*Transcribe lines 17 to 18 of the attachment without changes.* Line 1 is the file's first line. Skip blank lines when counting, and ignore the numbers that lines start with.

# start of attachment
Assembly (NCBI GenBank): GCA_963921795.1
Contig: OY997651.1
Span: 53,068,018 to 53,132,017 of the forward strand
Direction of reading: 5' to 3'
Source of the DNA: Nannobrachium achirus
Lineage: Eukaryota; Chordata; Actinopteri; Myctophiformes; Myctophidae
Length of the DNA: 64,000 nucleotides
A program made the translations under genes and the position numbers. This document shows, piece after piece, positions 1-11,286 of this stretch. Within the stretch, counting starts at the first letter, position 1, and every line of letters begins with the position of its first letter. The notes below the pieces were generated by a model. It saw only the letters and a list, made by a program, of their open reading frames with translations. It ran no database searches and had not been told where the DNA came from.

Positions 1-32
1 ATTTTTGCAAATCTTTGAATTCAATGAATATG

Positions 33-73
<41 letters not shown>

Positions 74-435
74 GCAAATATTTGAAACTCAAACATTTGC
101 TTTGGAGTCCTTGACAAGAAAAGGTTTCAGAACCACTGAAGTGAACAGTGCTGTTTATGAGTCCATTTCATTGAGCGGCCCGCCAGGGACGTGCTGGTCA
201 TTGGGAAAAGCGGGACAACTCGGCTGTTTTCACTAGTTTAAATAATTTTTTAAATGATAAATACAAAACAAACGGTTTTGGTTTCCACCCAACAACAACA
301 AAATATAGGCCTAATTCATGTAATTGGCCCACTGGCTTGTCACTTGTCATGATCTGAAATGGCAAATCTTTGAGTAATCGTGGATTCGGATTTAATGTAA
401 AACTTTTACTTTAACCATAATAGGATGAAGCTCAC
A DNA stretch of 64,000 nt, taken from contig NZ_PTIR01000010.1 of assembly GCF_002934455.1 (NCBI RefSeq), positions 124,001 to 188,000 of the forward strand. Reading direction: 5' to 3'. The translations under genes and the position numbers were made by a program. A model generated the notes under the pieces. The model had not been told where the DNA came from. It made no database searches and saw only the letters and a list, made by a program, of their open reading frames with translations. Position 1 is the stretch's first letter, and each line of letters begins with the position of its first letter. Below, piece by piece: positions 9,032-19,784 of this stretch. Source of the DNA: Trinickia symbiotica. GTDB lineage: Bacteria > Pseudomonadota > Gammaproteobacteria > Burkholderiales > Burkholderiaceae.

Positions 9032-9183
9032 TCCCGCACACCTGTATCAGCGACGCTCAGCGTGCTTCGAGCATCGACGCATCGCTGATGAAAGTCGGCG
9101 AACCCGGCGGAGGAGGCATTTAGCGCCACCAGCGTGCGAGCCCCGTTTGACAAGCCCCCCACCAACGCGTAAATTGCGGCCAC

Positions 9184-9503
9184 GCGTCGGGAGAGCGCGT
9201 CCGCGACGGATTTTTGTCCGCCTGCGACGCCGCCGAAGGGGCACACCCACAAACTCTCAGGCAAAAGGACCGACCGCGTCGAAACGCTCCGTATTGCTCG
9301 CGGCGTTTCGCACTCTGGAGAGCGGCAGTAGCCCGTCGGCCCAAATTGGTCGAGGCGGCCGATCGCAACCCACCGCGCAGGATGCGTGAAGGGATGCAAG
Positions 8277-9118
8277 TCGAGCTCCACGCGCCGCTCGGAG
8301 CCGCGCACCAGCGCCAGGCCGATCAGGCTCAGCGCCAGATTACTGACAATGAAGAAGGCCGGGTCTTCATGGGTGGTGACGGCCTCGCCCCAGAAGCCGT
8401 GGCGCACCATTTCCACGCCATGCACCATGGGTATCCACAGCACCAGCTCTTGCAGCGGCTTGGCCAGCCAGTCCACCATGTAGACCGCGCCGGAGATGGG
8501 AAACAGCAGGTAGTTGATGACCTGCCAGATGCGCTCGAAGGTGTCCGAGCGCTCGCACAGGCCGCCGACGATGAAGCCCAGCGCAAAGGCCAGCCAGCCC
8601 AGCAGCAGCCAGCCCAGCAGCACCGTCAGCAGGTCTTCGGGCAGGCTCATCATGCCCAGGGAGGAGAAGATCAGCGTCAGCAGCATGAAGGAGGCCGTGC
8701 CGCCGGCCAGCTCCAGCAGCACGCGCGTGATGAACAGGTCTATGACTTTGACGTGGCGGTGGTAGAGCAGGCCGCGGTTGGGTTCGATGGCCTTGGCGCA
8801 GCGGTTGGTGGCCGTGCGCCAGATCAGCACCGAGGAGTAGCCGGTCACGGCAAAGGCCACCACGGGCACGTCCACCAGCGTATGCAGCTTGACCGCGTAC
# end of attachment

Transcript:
301 AAATATAGGCCTAATTCATGTAATTGGCCCACTGGCTTGTCACTTGTCATGATCTGAAATGGCAAATCTTTGAGTAATCGTGGATTCGGATTTAATGTAA
401 AACTTTTACTTTAACCATAATAGGATGAAGCTCAC